Walnut Room this way

Walnut Room this way

Sunday, June 3, 2012

Fraternal Tombstones

Until my work in Mound Bayou and introduction to the Knights and Daughters of Tabor fraternal organization, I had not really thought about the number of such organizations, nor the numbers of black fraternal organizations that emerged to meet the burial, insurance, or social support needs of African Americans.  Most of us are familiar with the Masons, and probably Knights of Pythias and Odd Fellows, but until recently, I was unaware of specific black fraternal organizations.
 One such organization was the Grand United Order of Odd Fellows, to which I was introduced by Blake Wintory from Lakeview Plantation in Arkansas (see the blog here).  This tombstone illustrates the three interlocking rings that were part of the GUOOF design, with the "all-seeing" eye above the rings.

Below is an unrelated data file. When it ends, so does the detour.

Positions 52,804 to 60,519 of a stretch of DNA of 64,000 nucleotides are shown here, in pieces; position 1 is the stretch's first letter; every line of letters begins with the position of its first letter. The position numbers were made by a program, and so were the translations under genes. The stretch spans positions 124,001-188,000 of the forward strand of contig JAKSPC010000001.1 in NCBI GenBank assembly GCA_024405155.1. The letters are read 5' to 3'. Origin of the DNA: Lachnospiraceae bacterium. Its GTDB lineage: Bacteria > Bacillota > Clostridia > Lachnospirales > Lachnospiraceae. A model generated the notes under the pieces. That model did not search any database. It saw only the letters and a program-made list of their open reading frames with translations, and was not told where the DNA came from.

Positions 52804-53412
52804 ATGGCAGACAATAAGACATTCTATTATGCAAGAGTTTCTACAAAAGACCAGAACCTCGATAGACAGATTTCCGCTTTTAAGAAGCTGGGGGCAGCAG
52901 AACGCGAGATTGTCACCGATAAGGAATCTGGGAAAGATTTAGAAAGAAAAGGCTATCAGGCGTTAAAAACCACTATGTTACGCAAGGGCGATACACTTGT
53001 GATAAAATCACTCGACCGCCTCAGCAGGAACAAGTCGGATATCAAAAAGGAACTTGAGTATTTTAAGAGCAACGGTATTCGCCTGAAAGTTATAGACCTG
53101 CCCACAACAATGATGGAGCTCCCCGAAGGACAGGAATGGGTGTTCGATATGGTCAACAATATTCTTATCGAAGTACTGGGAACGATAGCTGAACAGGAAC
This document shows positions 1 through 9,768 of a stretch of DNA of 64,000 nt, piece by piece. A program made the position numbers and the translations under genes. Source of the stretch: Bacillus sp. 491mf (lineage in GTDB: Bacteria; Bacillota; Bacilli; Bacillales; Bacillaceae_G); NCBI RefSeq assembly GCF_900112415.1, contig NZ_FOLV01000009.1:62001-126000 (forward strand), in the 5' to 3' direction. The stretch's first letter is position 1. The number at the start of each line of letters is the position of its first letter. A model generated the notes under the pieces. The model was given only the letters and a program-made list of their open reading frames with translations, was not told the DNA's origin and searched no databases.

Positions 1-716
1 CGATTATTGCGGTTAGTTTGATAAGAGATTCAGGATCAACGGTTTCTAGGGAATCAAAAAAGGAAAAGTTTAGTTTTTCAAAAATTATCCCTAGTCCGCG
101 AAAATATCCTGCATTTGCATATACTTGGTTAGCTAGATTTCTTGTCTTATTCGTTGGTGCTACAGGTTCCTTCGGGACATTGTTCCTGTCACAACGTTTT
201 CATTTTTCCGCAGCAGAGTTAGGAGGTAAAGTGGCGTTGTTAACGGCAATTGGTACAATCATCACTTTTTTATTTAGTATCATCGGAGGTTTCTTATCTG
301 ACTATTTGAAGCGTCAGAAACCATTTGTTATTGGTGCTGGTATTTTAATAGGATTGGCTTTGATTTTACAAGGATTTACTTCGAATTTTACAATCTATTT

Another early version of the GUOOF marker is illustrated in this obelisk marker, with the same design of eye and interlocking ovals.
Early graves of African Americans were frequently marked only with fieldstones, or with homemade concrete markers.  This was one of many graves we discovered that was marked only with a stone.
 Many graves were marked by a slab of concrete over the grave.  Some had impressed decorations on the slab, such as the one above, and a type of handle on the side of the slab.
 Others were plain, and all were generally marked with a small metal marker indicating on the name of the deceased.

In some instances, the name was etched into the wet cement by hand, and no other marker was present. Curbing was often placed around older graves as well.


frank_ezelle said...

There's something very sad about that photo of a grave marked simply by a field stone. It's like an eternal reminder that here lies a person who finished life with very little to their name, and even their name has been lost to this world.


Suzassippi said...

We all found it very emotional at the number marked by stones, or metal stakes.